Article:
The highlight of the lesson was a performance of choreographed pieces in small groups. According to Renee, “The Year 7 group had an outstanding dance performance. We were blown away with their enthusiasm, attitude and group camaraderie. Each group choreographed their own expression of dance, which highlighted their strengths of creative thinking and working so well together. A massive congratulations to all of those who gave it a go, and in turn, realised they have got the groove inside of them”.
Many thanks to Renee and India, and to all the students who dared to bare their souls and dance with such grace, beauty and courage. As we reflect on the year during this challenging period, this surely has been a highlight for many.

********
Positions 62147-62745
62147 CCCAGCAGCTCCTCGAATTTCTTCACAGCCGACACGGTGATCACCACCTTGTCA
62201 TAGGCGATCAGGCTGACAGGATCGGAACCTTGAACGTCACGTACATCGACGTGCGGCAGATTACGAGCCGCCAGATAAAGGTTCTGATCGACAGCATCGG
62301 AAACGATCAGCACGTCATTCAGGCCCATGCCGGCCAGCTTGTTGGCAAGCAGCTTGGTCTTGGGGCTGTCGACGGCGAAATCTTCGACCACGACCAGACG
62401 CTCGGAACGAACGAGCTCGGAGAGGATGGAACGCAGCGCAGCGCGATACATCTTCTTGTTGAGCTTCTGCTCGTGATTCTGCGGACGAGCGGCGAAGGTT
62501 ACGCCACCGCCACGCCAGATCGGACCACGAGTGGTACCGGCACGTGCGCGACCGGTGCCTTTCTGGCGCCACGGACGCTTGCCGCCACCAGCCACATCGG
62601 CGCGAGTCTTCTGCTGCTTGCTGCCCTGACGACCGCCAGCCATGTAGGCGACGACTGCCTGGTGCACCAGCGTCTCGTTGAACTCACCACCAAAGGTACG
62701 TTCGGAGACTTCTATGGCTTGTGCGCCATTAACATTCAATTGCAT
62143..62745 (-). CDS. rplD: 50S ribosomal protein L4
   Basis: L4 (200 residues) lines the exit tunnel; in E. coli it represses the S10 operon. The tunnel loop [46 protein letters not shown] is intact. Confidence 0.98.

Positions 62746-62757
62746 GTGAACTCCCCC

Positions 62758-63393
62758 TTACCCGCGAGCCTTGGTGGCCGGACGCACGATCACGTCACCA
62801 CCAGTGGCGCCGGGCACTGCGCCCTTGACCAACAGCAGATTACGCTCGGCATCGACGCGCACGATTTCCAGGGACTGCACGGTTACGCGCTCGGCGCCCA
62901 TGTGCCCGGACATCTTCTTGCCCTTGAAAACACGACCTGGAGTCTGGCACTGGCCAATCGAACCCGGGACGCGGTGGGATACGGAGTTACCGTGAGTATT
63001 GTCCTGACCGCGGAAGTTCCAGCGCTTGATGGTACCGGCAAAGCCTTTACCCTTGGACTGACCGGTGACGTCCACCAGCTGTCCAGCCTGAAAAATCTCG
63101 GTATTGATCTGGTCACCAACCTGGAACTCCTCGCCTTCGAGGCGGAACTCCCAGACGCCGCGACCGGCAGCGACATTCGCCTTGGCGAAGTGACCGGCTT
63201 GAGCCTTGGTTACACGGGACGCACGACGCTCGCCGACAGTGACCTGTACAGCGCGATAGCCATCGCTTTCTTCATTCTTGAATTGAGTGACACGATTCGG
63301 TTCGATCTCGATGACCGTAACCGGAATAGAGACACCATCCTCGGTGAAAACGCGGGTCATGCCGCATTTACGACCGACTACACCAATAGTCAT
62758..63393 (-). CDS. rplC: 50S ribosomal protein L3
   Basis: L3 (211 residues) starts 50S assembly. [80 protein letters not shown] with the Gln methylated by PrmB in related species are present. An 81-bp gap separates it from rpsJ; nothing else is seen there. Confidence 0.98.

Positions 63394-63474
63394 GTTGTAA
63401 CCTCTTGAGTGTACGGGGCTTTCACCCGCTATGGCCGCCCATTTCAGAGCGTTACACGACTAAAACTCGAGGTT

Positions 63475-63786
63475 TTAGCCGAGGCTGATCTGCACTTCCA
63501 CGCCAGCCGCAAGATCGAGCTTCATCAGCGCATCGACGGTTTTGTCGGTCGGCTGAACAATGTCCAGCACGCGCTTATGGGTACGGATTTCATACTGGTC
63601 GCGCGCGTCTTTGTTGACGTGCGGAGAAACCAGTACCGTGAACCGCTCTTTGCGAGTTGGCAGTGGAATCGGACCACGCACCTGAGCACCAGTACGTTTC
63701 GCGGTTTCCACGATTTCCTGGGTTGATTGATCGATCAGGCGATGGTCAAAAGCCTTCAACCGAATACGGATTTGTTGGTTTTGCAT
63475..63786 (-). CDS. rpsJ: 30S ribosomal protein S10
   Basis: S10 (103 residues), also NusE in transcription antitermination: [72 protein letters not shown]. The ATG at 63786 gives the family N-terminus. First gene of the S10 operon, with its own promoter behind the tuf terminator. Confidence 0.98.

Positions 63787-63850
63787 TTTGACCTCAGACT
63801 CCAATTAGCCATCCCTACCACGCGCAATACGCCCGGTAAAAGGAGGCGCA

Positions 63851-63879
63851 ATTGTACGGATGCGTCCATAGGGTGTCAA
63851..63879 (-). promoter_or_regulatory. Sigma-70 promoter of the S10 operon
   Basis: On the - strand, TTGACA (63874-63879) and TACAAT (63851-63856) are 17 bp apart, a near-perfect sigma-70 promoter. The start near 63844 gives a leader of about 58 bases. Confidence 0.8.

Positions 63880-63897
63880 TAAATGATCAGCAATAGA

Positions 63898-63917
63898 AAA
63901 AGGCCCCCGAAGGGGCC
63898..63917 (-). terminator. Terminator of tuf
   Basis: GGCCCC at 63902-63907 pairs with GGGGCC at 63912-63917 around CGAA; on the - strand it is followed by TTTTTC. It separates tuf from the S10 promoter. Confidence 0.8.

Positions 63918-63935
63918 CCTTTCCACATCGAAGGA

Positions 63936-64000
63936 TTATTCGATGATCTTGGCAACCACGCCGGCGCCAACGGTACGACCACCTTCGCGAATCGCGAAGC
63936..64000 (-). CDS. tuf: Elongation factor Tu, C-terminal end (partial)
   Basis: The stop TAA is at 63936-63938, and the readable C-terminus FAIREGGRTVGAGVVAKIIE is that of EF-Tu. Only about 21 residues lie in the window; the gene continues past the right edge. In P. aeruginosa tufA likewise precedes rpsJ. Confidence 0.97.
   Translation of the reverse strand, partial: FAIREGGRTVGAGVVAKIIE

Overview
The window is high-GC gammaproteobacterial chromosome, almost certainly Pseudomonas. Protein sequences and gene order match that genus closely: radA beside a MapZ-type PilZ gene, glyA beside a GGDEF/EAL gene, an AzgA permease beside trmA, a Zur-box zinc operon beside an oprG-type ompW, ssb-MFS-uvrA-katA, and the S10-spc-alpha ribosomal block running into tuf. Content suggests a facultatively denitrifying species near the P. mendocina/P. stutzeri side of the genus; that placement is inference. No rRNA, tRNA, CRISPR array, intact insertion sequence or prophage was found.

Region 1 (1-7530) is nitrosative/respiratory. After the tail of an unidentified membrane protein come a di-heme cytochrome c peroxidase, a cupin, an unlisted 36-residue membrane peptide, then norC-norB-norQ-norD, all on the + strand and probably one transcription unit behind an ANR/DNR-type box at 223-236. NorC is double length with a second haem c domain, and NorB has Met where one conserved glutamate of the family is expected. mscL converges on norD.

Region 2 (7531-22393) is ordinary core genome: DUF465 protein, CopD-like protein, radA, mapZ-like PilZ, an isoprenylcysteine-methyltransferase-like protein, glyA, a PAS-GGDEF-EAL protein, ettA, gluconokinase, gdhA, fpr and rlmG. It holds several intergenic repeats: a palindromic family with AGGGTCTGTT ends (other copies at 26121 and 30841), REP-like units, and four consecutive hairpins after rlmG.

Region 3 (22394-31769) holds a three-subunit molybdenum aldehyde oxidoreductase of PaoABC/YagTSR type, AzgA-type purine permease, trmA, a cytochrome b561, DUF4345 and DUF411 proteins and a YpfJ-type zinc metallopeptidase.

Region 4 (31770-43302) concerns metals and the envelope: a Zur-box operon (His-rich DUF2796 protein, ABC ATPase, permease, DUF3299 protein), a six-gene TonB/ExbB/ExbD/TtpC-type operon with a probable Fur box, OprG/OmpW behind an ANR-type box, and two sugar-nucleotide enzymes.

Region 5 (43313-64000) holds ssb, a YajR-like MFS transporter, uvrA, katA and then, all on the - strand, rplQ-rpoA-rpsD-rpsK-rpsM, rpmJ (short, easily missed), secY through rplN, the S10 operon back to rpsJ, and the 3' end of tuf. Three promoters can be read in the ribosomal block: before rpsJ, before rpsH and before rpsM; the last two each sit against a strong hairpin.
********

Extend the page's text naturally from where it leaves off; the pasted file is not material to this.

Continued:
Class 7 Teacher
Our Year 10 students have recently spent a term investigating some of the chemical and physical properties of alcohol. At Shearwater, Year 10 chemistry is about demystifying this substance that many teenagers are rightfully intrigued by.
We began with grapes! The students spent a morning feeling what it might have been like in a rural village at grape harvest time. How many of us have the opportunity to feel grapes between our toes? The strong inner structure of the grape demands a lot of force to crush it. How much sugar do you think is in a litre of grape juice and how can you tell? To find out the students measured the density of the juice with a hydrometer and were surprised to find that their juice contained as much as 250g of sugar per litre. That’s a lot of sugar!
They added the fungus that we know as yeast and waited patiently for the fermentation to happen. Those little dry granules of yeast really didn’t look like mushrooms but they certainly transformed the sugar into alcohol.